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Group Discussion Ideas

Love Marriage vs Arranged Marriage

arranged marriage discussion essay

  • . Update: Oct 24, 2023 9:37 am

Love Marriage vs Arranged Marriage

Table of Contents

Love Marriage vs Arrange Marriage:

  • Some people prefer a love marriage, whereas others are in favour of an arranged marriage. So, love marriage vs arranged marriage is an evergreen topic for discussion and debate.

Advantages of Love Marriage:

  • Marriage is a life-long commitment. So, the decision to choose a life partner should be in one’s own hands .
  • Love is the basis of any marriage. In love marriages, there will be no question of whether love happens or not.
  • In Love marriages, the couple knows each other very well and most probably they already understand each other fully . Hence, there won’t be many conflicts.
  • Those who want to go for a love marriage have more choices than those who go for an arranged marriage because arranged marriages mostly happen with people of the same caste/class/religion.
  • Planned love lives result in happy families.
  • Generally, equality prevails in love marriages.

Disadvantages of Love Marriage:

  • The couple who go for a love marriage is mostly independent. If they want to get out of the relationship, they do not consider relatives’ opinions and society much . So, they tend to go for divorce for even small reasons.
  • Love marriages are still socially unacceptable in some parts of India . That is the reason we are witnessing honour killings . So, it is quite risky for some people to go for a love marriage.
  • Youngsters may confuse attraction with love .
  • Love is not the only thing we need in life . One should also check the reality like the family background, economic conditions, the environment they grew up in, the person’s behaviour etc. to live a peaceful life and to avoid conflicts beforehand.

Advantages of Arranged Marriage:

  • In arranged marriages, parents do inquire about each other’s family and their circle . So, there is a high probability that one will get into a relationship with a similar kind of family as theirs. This prevents trusting people blindly, which happens in some love marriages.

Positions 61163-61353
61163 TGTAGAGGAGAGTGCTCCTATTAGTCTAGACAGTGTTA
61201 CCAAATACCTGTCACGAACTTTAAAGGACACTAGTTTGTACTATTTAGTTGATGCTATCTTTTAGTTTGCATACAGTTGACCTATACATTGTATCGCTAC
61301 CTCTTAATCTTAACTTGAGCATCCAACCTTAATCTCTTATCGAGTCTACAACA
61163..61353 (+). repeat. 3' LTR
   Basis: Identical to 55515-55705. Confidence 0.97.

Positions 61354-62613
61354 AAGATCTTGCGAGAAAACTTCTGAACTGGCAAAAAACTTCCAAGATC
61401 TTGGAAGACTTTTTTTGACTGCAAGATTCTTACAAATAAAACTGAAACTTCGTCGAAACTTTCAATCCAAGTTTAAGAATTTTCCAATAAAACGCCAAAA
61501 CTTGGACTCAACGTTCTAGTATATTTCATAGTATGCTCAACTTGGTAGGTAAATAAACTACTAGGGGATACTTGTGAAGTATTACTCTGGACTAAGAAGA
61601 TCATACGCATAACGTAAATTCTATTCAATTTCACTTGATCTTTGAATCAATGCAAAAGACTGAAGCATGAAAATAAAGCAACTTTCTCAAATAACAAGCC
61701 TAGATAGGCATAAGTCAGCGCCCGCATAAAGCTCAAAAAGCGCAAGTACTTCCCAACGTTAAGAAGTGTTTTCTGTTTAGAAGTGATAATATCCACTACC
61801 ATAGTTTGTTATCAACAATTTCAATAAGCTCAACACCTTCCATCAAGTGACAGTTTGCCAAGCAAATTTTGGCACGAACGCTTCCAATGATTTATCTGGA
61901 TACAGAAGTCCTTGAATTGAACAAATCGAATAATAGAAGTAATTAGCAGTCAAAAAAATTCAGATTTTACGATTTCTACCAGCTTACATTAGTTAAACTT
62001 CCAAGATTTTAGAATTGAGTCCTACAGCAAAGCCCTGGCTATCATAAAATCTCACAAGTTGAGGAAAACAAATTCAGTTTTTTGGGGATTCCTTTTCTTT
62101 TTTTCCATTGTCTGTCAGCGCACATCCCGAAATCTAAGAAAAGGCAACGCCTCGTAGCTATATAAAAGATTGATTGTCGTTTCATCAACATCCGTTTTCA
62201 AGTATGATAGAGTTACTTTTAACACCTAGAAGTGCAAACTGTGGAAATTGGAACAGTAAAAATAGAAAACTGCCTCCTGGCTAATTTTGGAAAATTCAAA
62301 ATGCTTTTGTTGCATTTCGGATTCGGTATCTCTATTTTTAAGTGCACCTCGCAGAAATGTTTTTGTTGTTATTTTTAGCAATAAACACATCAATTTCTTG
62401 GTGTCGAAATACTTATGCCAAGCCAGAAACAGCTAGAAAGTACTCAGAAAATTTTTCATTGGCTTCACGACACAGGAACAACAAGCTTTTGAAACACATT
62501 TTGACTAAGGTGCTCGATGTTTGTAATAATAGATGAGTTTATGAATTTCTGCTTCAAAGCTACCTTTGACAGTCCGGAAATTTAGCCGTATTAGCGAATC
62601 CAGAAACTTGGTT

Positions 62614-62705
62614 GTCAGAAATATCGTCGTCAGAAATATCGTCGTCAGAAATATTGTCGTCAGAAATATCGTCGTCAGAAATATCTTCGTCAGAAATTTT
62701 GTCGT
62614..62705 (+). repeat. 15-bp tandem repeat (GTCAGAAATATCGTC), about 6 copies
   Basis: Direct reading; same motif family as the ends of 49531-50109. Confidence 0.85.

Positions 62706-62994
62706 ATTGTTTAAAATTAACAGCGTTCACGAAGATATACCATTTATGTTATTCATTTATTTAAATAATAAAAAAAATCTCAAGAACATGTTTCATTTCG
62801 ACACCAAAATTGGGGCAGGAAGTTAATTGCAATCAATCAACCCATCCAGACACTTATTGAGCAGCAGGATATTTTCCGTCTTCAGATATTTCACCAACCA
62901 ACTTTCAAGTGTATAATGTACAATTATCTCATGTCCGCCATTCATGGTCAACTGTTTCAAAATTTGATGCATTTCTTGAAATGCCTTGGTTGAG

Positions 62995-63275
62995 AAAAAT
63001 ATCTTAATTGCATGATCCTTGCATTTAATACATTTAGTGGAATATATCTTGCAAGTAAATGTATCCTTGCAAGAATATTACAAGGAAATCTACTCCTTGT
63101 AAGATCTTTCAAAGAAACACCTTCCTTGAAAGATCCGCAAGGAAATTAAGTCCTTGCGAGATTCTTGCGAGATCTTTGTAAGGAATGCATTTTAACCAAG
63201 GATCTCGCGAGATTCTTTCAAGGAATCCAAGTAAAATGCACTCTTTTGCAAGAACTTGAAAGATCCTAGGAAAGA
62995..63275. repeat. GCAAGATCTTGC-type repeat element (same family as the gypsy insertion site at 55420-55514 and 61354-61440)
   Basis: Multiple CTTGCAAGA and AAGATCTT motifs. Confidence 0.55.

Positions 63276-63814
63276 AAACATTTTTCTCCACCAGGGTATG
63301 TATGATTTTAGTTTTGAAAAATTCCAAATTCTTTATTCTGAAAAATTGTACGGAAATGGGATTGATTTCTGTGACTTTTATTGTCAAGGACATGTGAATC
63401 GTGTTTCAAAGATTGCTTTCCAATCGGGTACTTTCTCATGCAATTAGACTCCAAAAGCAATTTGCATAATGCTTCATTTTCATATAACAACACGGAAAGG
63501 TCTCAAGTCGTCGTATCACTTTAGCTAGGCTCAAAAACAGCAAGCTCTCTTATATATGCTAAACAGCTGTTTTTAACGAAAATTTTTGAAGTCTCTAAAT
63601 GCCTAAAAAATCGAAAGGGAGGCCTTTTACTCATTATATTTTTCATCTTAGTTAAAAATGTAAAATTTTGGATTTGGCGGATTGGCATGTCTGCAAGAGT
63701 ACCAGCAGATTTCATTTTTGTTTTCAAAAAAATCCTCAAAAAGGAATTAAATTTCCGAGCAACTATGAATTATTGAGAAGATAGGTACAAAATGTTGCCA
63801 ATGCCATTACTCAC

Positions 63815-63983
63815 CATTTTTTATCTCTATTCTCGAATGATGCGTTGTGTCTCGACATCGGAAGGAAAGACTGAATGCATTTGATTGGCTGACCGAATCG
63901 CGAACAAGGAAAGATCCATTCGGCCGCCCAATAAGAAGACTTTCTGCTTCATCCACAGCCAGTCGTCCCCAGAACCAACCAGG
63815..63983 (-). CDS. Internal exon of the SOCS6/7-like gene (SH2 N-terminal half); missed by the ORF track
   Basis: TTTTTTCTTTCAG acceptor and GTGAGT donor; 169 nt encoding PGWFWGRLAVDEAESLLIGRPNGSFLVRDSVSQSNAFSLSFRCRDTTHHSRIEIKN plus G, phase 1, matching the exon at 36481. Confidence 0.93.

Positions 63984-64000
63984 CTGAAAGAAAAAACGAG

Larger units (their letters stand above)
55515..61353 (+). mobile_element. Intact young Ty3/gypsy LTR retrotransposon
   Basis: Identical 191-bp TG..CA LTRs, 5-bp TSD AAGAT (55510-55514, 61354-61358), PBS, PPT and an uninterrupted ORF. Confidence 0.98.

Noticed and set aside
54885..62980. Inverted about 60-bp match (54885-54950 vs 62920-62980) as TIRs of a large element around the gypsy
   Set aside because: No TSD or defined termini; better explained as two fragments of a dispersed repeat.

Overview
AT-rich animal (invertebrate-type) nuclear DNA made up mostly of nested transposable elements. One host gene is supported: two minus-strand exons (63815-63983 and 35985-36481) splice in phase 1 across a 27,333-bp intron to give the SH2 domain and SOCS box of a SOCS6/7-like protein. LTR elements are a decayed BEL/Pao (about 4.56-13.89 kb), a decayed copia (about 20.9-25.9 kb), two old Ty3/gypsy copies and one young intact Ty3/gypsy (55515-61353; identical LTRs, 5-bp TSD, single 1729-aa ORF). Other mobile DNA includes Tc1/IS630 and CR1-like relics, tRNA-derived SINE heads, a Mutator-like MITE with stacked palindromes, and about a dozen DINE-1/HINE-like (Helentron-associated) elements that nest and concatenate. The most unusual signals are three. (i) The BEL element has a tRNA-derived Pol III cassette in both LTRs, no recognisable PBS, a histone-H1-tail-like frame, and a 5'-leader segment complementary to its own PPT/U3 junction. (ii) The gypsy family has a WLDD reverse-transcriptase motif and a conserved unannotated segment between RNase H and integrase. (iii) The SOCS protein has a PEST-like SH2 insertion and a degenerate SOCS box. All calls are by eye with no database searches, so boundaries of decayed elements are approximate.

• Parents or well-wishers think about future and economic conditions .
  • The couple most likely thinks about both of their families. So, they will learn to adjust, which is a very good quality for any relationship .
  • According to research conducted by Dr Robert Epstein, an American psychologist, love in love marriages tends to fade away with time, whereas love in arranged marriages grows with time .

Disadvantages of Arranged Marriage:

  • An arranged marriage is like a lottery. Love may or may not blossom between the couple . Some couples will face compatibility issues .
  • The couple does not know each other well if they spend less time together before marriage. If they have many differences to the extent that they cannot live together, marriage will break .
  • Too much submissiveness to elders may restrict couples from divorcing, even if they do not have love between them anymore.
  • Though the divorce rate is lower in arranged marriages compared to love marriages, it cannot be said that they are happily married . In general, some people who are living in unhappy marriages but are not able to divorce due to several reasons such as children, and societal pressure tend to opt for suicide.
  • People who go for arranged marriage may not be that comfortable discussing everything in detail before marriage . This may cause problems after marriage.
  • In the name of arranged marriages, forced marriages are still prevalent in many parts of India.


Whether it is a love marriage or an arranged marriage, the relationship will work only if both the partners are serious and honest in the relationship. Life partner must be selected according to their own will and not by force. These days, people are taking time to learn about each other before marriage even in arranged marriages. This is a sign of a progressive society.

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arranged marriage discussion essay

gourav singh bhadoriya, Aug 1, 2023 @ 6:16 pm Reply